In his Open Letter, Luther does not tell the German nobility that there is no need for citizens to gain an education in the 16th century. Luther does not assert that the German people as a whole or Christians in particular would be better served if they were to abandon cities and villages and return to an agrarian lifestyle which would require no scholarship. Luther does not exhort Christian men to drop their books and take up the plough. Neither does Luther desire that universities be starved of students so the doors are forced to be closed due to lack of interest. He values education and therefore demands that Rome no longer be in charge of the education of Germany’s Christian youth.

Let’s take a quick survey of education in the Middle Ages to understand just what Luther believed needed reforming. I gleaned information about education just before the Reformation from two sources. The first source was A Textbook in the History of Modern Elementary Education (Ginn and Company, 1912) by Samuel Chester Parker, who was an Associate Professor of Education and Dean of the College of Education of the University of Chicago. The second, and in my opinion the more readable book, was Luther on Education (Lutheran Publication Society, 1889) by Franklin Verzelius Newton Painter, professor of modern languages in Roanoke College. I see no reason to scorn texts with old copyright dates if the books provide the desired information and are well written. A good book is a good book, even if it is old. (If you wish, these books can be downloaded online from

Education at all levels during the Middle Ages was under the control of Rome. This could not have made the hope of Luther’s desire to reform the schools very bright. "[T]he Catholic Church provided the only education available during most of the Middle Ages. In order that this education might be orthodox the Church claimed a monopoly of teaching, and no one was privileged to teach (either in elementary or secondary schools or in the universities) without the express sanction of the cathedral authorities" (Parker, pp. 25-26).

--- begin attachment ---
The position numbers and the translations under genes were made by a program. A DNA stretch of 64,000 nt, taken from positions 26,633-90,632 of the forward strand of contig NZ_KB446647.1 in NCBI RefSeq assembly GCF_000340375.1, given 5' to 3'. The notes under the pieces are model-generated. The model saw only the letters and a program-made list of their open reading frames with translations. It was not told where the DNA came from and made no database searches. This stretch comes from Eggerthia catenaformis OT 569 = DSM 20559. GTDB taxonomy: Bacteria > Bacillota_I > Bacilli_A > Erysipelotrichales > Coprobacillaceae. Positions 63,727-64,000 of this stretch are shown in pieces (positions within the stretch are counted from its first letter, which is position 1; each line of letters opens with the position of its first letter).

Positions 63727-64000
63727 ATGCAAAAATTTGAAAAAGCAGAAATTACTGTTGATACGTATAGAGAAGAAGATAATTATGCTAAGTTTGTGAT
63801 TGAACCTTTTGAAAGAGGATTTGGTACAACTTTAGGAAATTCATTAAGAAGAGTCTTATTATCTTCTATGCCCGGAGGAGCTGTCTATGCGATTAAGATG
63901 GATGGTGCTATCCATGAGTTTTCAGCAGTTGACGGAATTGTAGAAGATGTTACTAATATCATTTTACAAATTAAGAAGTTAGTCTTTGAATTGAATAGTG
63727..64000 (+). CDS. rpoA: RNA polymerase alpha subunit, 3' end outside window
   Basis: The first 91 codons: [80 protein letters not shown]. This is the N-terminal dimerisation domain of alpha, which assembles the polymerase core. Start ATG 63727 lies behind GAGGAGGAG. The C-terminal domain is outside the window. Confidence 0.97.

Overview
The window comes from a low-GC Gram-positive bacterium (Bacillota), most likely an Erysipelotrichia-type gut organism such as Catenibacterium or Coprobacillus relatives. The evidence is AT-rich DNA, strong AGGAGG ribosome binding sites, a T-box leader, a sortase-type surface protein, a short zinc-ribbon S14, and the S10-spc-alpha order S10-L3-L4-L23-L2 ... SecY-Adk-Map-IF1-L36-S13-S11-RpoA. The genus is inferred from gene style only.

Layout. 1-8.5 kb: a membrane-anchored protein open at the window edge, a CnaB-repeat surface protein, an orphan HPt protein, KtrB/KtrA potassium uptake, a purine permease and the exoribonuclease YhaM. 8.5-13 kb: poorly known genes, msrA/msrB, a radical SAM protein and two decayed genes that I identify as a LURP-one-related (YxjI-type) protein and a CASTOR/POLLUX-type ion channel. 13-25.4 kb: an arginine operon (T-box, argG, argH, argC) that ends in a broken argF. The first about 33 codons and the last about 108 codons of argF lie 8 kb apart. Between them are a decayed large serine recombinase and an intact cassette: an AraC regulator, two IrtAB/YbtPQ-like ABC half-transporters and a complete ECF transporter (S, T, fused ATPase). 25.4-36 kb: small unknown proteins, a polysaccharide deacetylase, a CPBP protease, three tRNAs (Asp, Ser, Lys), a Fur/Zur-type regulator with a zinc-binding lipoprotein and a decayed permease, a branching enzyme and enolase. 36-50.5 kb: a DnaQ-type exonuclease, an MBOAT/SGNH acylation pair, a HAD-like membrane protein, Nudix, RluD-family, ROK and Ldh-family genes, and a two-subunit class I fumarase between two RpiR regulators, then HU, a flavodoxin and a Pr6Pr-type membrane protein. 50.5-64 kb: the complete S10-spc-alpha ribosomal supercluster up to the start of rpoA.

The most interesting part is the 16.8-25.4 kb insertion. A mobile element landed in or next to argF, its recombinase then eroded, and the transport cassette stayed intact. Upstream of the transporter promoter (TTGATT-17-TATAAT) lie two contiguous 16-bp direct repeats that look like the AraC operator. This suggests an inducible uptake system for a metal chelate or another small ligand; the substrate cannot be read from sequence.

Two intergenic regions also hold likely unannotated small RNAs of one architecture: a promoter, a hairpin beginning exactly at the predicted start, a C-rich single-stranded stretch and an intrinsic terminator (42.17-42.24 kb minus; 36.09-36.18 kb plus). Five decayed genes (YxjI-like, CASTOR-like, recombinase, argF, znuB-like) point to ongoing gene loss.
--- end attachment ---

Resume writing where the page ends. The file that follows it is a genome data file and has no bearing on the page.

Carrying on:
Schools of the Middle Ages can be divided into two categories. There were vernacular schools in which instruction was given in the students’ native tongue. Vernacular schools were not in great demand except for commercial centres. Business and trade required educated people to handle the reading, writing and calculations necessary to carry on commerce. As the Reformation developed, however, people placed greater value on vernacular schools because the purpose of Reformed education was for students to be able to read the Bible in their own language.

There were also classic or Latin schools. As the name implies, education in these schools was in Latin. Latin was viewed as the language of the truly educated. Anything worth reading was written in Latin, and Latin had been the language of the Roman church for many years. At that time there simply was not enough literature available in vernacular languages to warrant any study. Officials associated with Latin schools viewed their institutions to be superior to vernacular schools.

Parker divides Latin schools into five types. Episcopal or Cathedral schools trained students for the clergy. Monastic schools were for those who were preparing to become monks. Guild schools, contrary to the implication of the name, were not for training in various types of skilled labour, but were for governing the community and doing such work as providing food for the poor. Guild schools were so named because they were often sponsored by local guilds. People also supported Chantry schools in which priests would chant prayers for the dead. Almshouses provided for the relief of the poor and often operated schools for instruction in Latin.